10 Simple Ideas for Minecraft in the Classroom @ #EdCampDetroit

May 9, 2015 by

If you’re a parent with children of gaming age, or a teacher that hasn’t been hiding in a bubble of luddite ideals, Minecraft is huge! So much so that LEGO has gone on record as wishing they had built it and Microsoft bought it for a cool 2.5 billion dollars late last year; yes, that’s billion. It’s a juggernaut, and while I’ve played with it off and on for a few years alongside my daughter and DS106 folks, I haven’t really dipped into the Minecraft EDU waters; a special version of Minecraft made just for classrooms. For those that have explored Minecraft in the classroom already, these ideas may not be terribly new, innovative, or informative; it’s just a place for me to gather some good starting points as I begin to explore the world of Minecraft beyond  the playful building I’ve experienced. If you want a quick idea of what Minecraft EDU...

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Econ Teachers, you NEED to be Listening to Planet Money

Jan 7, 2015 by

I’m an avid podcast listener. So much so that I took up running a couple of years ago in part to increase the amount of time I have each week to listen guilt free (my wife appreciates that the extra time away from family has helped me shed some pounds too). I’m not alone in my listening. The Verge produced a nice video (embedded below) about the rise of the podcast era. Many media consumers believe we’re approaching a new podcast renaissance. If you missed the first great podcasting wave, don’t worry, it wasn’t too long ago, and it was mostly a bunch of talk-radio format audio. The current wave of podcasting is lyrical, narrative-driven, and addicting in a way that scratches the same itch that binge watching a series on Netflix does. The shows come to you, live comfortably on your devices ready to listen when you are, and often go deeply...

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Planet Money’s Simple Explanation of Net Neutrality

Nov 11, 2014 by

Planet Money is an amazing podcast. If you aren’t listening, you should be. If you’re an economics, political science, or business teacher, it’s one of the richest pieces of media being produced today that breaks down complicated business and economic issues into easy to digest and engaging audio. If you’re a regular NPR listener, you’ve probably heard their pieces during longer news segments. If you’re an avid podcast listen, go subscribe…..now. It really is great story telling capable of turning the dullest of subjects into engrossing stories; including how the story of two pasta factories can help you understand the basics of the entire Italian economy. Net Neutrality isn’t anything new; it’s been discussed and argued for more than a decade. In fact, the Planet Money team was able to easily explain the amazing power that the internet can afford even the smallest of innovators through an anecdote about...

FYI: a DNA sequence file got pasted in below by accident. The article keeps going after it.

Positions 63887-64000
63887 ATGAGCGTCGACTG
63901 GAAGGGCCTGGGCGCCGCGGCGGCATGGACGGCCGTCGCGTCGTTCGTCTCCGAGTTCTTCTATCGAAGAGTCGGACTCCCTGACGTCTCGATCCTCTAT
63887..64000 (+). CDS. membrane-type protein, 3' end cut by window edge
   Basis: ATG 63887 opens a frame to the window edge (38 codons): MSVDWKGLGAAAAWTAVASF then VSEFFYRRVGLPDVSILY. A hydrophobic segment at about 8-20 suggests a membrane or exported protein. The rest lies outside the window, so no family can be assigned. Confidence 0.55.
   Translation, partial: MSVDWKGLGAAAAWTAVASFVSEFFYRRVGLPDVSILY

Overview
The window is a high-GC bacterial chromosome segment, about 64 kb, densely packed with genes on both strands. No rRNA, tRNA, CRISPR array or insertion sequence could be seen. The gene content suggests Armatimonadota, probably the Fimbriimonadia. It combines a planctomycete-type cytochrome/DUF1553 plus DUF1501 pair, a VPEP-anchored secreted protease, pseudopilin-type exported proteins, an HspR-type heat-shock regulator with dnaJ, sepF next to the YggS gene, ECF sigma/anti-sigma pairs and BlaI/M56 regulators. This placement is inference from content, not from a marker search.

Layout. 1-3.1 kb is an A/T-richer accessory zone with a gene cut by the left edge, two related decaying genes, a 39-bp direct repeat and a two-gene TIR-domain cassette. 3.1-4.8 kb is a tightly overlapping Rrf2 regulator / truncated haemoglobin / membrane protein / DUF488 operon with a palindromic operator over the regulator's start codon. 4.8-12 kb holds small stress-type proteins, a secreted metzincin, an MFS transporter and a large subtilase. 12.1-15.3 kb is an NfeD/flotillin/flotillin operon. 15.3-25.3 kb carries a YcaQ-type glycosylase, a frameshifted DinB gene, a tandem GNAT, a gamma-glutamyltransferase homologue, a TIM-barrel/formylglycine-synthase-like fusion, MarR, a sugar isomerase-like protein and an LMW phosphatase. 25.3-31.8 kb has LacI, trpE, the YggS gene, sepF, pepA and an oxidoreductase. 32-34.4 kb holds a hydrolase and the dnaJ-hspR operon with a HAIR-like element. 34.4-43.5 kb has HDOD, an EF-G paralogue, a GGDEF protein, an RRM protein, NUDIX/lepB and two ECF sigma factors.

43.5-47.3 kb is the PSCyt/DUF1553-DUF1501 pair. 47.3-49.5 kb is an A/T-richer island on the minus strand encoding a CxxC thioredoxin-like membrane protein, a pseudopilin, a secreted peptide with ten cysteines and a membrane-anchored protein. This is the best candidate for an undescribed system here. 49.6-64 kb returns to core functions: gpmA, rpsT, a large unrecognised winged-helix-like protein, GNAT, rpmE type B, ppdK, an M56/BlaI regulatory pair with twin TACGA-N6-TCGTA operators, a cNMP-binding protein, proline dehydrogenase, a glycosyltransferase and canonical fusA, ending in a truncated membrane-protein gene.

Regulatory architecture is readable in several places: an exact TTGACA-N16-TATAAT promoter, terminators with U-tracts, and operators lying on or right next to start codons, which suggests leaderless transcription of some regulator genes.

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Time Travelling Through Dubai

Sep 5, 2013 by

What a difference a few years can make! A recent post on Mashable about some radical differences in satellite imagery over the course of just a few years in Google Earth got me thinking. How could a Geology or Math teacher use a time-lapse video of the terraforming taking place in the thriving Middle Eastern metropolis? Over the last decade or so, Dubai has managed to build extravagantly expensive archipelagos  for development, and with the advent of satellite imagery and the “time slider” in Google Earth (more formally known as the Historical Imagery tool), you can peer back to a time when all that existed off the coast of Dubai was ocean. Below is a brief example of myself walking through a quick “time travel” in Google Earth. I’m not sure how a roomful of students could escape asking the curiosities about how much time is taking place, how...

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Every Common Core Standard Related to Technology

Nov 7, 2012 by

I’ve had a LOT of traffic on a Google Document that I created last year while exploring the Common Core State Standards. At the time I created it I was looking for a way to impress upon the teachers in my district that technology standards are now for the first time being embedded within the content standards (at least here in Michigan). Previously, the technology standards were published by the state separately from the core content areas, which created a convenient excuse for many teachers to basically say “well, they aren’t my concern, because they aren’t in my standards.” Walking carefully away from that statement (which I know is far over-generalized), I wanted a positive way to show the teachers I work with where technology is being asked to be integrated within their instructional practice. For better or worse, all educators at the K-12 level are now responsible for ensuring that...

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Go Vote!

Nov 6, 2012 by

I’m a sucker for performing important civic duties…..and black and white photography. So I decided to craft this impromptu voting poster today with the help of the United States Library of Congress and their awesome digital collection. While I really don’t have much to say this morning beyond the trite “go, vote” mantra that even the least engaged citizen can accomplish, I wanted to point out that the LoC has a fantastic collection of images, legislation, websites, audio, video, and more! If you happen to be in the patriotic mood, go help yourself to one of their “voting images” from the photo, print, and drawing category (most of them are public domain, or available under free use exemption), load it up in an image editor of choice, and have your students create some propaganda for the simplest civic duty any of us can perform. I particularly enjoyed shifting through...

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